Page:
Today’s Throwback Thursday post is from February of 2014 when I received some of the best news of my professional life, I was going to be published! Especially with the recent release of Evelyn’s Promise, I enjoy looking back at where the journey started. Though it was a long road to where I am today, I wouldn’t change one minute of the experience.
When I got The Call it was actually in the form of an email. The very enthusiastic acquiring editor got my attention with a few simple words: “I had a chance to look at Traces tonight, and loved it! If it’s still available, I’d love to publish it at Liquid Silver.” I read and re-read those simple yet extraordinary words several times before I finally smiled and squealed and did a happy dance!
I am not an overnight success story. Not by a long shot! I started writing novels while we were living in Indiana, which means it’s been about 20 years ago. In the interim, there’s been part-time jobs, rearing two kids, tending an aging father, full-time jobs, college classes to earn first a Bachelor’s then a Masters in English, family crises and deaths to handle. All the while writing on one story or another, researching, taking craft and business classes. Volunteering with my writing-related organizations, such as my local Romance Writers of America (RWA) Heart of Dixie chapter.
I’ve submitted query letters and full manuscripts many times but was always turned down for one reason or another. With the changes in the publishing industry, the idea of self-publishing my novels started bouncing around in my head. But, honestly, after all the time I’ve spent striving to sell my work to a publisher to publish the book, I wanted that sense of validation doing so would bring to me.
A few weeks ago I saw on Twitter the hashtag #pitmad (pitch madness) and inquired as to how it worked. Essentially, you pitch using a Tweet including #pitmad and the genre of the story. Then the agents/editors following the hashtag would favorite any pitches they wanted to see submissions on. They tweeted what kind of submission they wanted (query and partial manuscript; query and full manuscript; etc.).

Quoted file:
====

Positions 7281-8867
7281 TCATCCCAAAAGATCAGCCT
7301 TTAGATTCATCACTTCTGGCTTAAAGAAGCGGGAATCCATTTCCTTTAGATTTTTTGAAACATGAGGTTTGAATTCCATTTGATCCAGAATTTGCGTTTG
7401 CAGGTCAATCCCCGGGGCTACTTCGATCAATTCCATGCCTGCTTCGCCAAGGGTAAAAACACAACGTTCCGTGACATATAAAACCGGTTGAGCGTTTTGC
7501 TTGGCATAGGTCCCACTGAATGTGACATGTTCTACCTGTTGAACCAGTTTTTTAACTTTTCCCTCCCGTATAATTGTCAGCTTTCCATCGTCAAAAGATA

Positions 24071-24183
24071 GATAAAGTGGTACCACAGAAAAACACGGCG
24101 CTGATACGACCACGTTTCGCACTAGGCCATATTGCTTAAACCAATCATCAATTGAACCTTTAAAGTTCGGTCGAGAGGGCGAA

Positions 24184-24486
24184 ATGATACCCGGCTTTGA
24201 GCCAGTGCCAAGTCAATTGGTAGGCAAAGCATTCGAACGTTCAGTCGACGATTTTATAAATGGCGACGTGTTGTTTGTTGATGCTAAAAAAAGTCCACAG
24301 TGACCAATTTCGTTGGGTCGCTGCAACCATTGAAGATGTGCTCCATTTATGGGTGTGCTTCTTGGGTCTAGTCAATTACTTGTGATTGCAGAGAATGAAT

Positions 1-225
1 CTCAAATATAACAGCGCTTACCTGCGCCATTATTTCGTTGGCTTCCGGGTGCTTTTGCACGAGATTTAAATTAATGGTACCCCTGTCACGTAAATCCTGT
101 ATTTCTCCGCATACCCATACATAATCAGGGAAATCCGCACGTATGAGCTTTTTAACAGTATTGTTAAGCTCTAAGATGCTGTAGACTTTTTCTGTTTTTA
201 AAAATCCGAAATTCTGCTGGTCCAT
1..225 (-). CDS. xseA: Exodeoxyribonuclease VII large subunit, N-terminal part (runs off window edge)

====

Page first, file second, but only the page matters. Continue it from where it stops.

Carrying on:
Now consider this challenge. Boil down an entire novel into 140 characters including spaces; less the characters needed for the hashtags. Obviously, abbreviations would be necessary! After several attempts, I whittled the pitch down to, “Demo expert plans to raze inherited 1860s plantation while a spectral lady & a hunky lawyer teach her abt family/luv. #pitmad #Romance #WF”. When half an hour later I saw that my tweet had been favorited, I researched the press to ensure it was a valid request, then sent the submission as requested. Then I went on about my day, writing and revising my historical romance story before submitting it to a different editor at a different press.
A few days later, I received the email from Ms. Terri Schaefer, Editor at Liquid Silver Books, offering to publish Traces. Wow! My heart sang. Then my mind kicked in and I contacted the two agents who had the manuscript on their desks for consideration to represent me. Ultimately, both declined though they both said my writing was “fantastic” or “wonderful” and they could understand why an offer had been made. So I contacted Ms. Schaefer and had a good friend who happens to be not only an author but a literary attorney review the contract and make some recommendations for changes. Once most of those changes were incorporated to our mutual satisfaction, I signed the contract.
Busy times, but I’m so ready after all the years of working towards this moment to enjoy this roller coaster of promotions and launch parties and book signings.
That’s my story about receiving the BEST NEWS EVER. What was the best news you’ve received? How did you react?